Court fines German tourists for chasing Lake Louise grizzlies

A group of German tourists who chased a sow grizzly bear and her two cubs last summer at Lake Louise escaped with nothing worse than a $750 fine.


[Wednesday, November 17, 2010 — By Betty Ann Adam, Saskatchewan News Network; Postmedia News] These grizzly bear chasers are lucky they’re not dead meat.

A group of German tourists who chased a sow grizzly bear and her two cubs last summer at Lake Louise escaped with nothing worse than a $750 fine.

The group’s host, Eduard Saam, 30, who is now a Saskatoon resident, took responsibility for disturbing the endangered species in a Canadian national park and heard sentencing submissions as conveyed by a German translator Tuesday in provincial court.

Saam was charged under the National Parks Act last June 20 at Banff but the matter was waived to Saskatoon, where such charges are rarely seen, noted federal Crown prosecutor Carol Carlson.

Saam and his wife, who have lived in Canada for about a year, were fishing beside the Bow River near Lake Louise campground with three relatives from Germany when they spotted the mother grizzly and two cubs.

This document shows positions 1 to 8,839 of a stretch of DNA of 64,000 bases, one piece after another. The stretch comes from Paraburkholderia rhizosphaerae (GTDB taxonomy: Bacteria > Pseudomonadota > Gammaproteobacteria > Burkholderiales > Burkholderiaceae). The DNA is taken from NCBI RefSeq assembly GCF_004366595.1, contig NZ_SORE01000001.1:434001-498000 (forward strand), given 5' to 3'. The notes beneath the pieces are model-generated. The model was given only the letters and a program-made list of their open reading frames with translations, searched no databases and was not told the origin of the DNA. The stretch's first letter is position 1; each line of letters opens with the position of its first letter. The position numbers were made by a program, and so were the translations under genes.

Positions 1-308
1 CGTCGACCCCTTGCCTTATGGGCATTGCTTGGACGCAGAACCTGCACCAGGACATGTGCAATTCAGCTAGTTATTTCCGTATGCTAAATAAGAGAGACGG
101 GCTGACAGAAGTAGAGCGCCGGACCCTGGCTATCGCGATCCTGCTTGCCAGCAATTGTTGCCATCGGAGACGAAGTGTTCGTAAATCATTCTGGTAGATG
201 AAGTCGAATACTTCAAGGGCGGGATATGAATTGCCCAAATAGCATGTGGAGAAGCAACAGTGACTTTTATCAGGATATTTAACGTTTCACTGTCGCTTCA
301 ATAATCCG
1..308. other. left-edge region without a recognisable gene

The Germans were so excited about the sighting all they thought of was getting a photo, said defence lawyer Brian Pfefferle. A woman inside her camper saw the group chasing the bears while waving their arms, shouting and whistling at them, Carlson said.

The bears went into the bush “but after two minutes the bears came back out of the woods.”

“That’s when she called the park attendants,” Carlson said.

By the time a conservation officer arrived, the German group was in a vehicle leaving the area. There was no description in court of how the bear encounter ended but there was no mention of any injuries.

“By their nature, grizzly bears are unpredictable and extremely dangerous,” Carlson said, reading from a note on the file provided by the conservation officer. The group, “placed themselves in peril by encroaching on the bears’ space. It was an extremely dangerous situation for all involved,” she said.

Saam realizes now how reckless his and his friends’ behaviour was, Pfefferle said.

None of the group was drinking alcohol at the time, he said.

Judge Marty Irwin said a lot of wildlife in Canada is romanticized. “Many people think its cute to have their kids feed black bears. But with one swipe of a paw, they could easily break the child’s neck. There’s a very good reason why wild animals are called wild animals.”

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